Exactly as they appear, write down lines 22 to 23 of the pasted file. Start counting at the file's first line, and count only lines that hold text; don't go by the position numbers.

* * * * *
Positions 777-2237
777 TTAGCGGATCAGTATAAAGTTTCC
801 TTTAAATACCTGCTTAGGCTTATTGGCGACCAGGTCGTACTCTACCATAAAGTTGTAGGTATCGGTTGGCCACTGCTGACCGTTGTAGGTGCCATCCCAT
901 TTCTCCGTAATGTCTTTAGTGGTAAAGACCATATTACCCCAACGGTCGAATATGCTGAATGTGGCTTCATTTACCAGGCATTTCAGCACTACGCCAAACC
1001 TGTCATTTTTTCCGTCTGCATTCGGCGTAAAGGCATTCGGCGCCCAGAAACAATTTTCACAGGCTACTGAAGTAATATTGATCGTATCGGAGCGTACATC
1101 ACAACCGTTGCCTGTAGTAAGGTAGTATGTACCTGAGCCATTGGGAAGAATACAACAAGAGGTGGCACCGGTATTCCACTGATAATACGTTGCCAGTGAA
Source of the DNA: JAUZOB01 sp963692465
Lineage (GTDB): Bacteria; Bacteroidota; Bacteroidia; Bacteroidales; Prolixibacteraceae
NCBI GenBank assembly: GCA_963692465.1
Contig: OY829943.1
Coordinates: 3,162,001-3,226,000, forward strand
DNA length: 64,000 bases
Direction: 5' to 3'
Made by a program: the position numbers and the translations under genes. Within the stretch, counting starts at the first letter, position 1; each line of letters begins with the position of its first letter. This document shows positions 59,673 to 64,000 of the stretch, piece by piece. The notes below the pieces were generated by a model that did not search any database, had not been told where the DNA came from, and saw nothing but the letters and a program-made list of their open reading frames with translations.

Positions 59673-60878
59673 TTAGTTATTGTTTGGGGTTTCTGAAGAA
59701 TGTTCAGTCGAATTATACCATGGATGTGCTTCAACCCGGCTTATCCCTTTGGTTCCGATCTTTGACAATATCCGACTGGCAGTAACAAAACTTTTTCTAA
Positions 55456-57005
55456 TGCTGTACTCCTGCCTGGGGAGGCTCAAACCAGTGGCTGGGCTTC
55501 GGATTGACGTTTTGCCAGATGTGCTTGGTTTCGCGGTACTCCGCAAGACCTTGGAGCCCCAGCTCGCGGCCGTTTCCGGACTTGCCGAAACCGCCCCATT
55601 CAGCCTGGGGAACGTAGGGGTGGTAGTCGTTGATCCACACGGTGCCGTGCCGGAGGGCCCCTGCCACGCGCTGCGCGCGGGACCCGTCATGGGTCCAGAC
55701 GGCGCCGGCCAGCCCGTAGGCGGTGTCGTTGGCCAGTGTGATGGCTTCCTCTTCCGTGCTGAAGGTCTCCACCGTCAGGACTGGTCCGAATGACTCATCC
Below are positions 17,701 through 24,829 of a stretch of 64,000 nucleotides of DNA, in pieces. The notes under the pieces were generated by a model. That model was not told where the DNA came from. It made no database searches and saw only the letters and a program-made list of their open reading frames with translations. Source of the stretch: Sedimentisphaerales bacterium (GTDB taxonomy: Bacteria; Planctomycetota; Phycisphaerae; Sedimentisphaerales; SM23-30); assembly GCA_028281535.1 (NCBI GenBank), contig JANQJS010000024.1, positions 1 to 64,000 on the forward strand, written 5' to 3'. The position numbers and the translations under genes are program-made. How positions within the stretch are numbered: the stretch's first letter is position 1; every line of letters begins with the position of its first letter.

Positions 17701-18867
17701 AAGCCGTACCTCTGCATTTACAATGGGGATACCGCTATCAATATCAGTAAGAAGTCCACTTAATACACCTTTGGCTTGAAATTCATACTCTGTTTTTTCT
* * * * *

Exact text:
55701 GGCGCCGGCCAGCCCGTAGGCGGTGTCGTTGGCCAGTGTGATGGCTTCCTCTTCCGTGCTGAAGGTCTCCACCGTCAGGACTGGTCCGAATGACTCATCC
Below are positions 17,701 through 24,829 of a stretch of 64,000 nucleotides of DNA, in pieces. The notes under the pieces were generated by a model. That model was not told where the DNA came from. It made no database searches and saw only the letters and a program-made list of their open reading frames with translations. Source of the stretch: Sedimentisphaerales bacterium (GTDB taxonomy: Bacteria; Planctomycetota; Phycisphaerae; Sedimentisphaerales; SM23-30); assembly GCA_028281535.1 (NCBI GenBank), contig JANQJS010000024.1, positions 1 to 64,000 on the forward strand, written 5' to 3'. The position numbers and the translations under genes are program-made. How positions within the stretch are numbered: the stretch's first letter is position 1; every line of letters begins with the position of its first letter.